Unsorted made tea from the dryer is passed through the vibrating electrolysis machine with its bed of varying sized mesh to collect the tea particles according to size and to reject the stalks and fibers.

Different trade terminology has been given to differentiate the various grades. A complex range of trade names from the flowery orange pekoe (F.0.P.), broken orange pekoe fanning (B.0.P.F.), broken orange pekoe (B.0.P.) and the various Dust grades.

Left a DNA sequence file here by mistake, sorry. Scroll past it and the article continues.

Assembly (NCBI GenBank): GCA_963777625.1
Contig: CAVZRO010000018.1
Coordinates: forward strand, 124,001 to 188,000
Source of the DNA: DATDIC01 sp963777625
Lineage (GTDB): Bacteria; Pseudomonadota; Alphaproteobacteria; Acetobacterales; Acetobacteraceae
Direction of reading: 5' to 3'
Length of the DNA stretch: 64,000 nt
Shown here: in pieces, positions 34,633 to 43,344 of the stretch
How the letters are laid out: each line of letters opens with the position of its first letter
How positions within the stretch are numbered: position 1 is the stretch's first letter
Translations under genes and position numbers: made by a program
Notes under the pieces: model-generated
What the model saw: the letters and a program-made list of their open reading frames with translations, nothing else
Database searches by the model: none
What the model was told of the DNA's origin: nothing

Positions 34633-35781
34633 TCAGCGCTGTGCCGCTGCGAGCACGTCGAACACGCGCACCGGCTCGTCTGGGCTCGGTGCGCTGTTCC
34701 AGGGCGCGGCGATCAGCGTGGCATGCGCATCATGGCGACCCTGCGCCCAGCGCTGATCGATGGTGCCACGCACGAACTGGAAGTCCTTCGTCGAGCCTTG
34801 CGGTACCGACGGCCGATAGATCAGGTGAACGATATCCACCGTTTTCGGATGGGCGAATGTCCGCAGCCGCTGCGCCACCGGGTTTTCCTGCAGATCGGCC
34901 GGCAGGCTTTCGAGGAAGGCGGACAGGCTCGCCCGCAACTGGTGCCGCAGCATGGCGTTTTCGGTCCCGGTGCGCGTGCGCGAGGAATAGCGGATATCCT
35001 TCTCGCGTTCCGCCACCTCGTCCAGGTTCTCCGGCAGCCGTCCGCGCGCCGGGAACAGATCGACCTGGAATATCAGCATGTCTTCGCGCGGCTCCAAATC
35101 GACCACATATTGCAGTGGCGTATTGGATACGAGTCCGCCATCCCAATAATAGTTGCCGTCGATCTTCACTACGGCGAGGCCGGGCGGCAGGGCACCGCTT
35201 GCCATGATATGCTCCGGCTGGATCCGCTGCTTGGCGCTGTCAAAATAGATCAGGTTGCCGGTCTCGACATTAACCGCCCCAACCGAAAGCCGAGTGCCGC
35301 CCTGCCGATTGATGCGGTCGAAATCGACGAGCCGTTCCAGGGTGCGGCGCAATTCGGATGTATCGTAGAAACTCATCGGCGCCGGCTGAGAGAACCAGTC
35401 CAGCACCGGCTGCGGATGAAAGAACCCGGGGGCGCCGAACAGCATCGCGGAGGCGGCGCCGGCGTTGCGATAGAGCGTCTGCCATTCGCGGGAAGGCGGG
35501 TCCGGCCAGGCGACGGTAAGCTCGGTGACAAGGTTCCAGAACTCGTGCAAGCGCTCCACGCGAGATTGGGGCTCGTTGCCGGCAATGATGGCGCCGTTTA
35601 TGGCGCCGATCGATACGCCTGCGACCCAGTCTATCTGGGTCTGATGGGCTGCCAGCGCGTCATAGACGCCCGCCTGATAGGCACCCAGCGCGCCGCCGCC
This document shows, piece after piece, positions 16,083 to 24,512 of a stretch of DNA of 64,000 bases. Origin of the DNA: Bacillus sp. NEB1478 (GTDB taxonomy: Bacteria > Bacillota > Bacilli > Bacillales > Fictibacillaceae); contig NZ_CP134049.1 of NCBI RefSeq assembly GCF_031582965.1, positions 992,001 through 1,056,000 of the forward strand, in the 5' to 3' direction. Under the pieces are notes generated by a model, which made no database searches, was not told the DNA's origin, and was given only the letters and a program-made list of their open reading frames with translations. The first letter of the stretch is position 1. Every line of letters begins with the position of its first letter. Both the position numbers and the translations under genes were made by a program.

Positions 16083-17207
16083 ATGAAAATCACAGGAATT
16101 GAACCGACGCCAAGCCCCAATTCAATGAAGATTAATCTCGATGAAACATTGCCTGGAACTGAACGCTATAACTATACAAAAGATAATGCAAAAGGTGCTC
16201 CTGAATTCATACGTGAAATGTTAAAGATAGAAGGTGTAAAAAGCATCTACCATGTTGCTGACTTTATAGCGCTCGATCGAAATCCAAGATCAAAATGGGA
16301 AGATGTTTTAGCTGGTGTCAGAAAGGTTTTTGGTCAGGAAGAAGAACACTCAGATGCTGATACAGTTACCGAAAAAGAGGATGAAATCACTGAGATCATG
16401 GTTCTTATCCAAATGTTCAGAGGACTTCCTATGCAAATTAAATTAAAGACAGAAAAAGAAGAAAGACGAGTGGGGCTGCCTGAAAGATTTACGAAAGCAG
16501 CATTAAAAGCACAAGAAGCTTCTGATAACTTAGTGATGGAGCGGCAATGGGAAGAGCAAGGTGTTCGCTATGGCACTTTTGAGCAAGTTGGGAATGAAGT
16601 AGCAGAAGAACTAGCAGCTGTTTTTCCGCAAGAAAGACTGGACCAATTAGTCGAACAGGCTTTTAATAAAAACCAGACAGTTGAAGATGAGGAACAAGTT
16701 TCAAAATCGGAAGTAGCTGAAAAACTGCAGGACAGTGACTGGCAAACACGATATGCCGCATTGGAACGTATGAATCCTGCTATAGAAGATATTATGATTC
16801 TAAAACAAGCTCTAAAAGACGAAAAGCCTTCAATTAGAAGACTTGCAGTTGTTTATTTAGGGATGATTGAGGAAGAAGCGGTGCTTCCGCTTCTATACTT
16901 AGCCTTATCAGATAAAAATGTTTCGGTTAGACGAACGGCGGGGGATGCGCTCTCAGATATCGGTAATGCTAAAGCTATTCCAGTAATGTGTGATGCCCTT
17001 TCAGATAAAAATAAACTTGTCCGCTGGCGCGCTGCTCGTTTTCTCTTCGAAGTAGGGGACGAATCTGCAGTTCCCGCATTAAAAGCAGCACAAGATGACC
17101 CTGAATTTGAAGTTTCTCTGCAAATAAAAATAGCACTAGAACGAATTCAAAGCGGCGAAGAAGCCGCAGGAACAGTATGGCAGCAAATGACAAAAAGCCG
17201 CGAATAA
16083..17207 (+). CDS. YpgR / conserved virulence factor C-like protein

Broken denotes its form, Orange contrary to popular belief has nothing to do with colour but refers to the Princes of Orange, probably derived from early Dutch traders to denote a Noble quality. The word pekoe comes from the Chinese Pak-Ho, which alludes to fine white hair (silvery tips) in reference to the light down of young buds. Fanning generally denotes the silvery golden tips of buds, which impart subtle but special notes to the tea.

This complex grading system is not to confuse the general public but a system passed down over the years by tea merchants and suppliers to identify product according to flavor, aroma, body, color or liquor, strength, and freshness of the tea.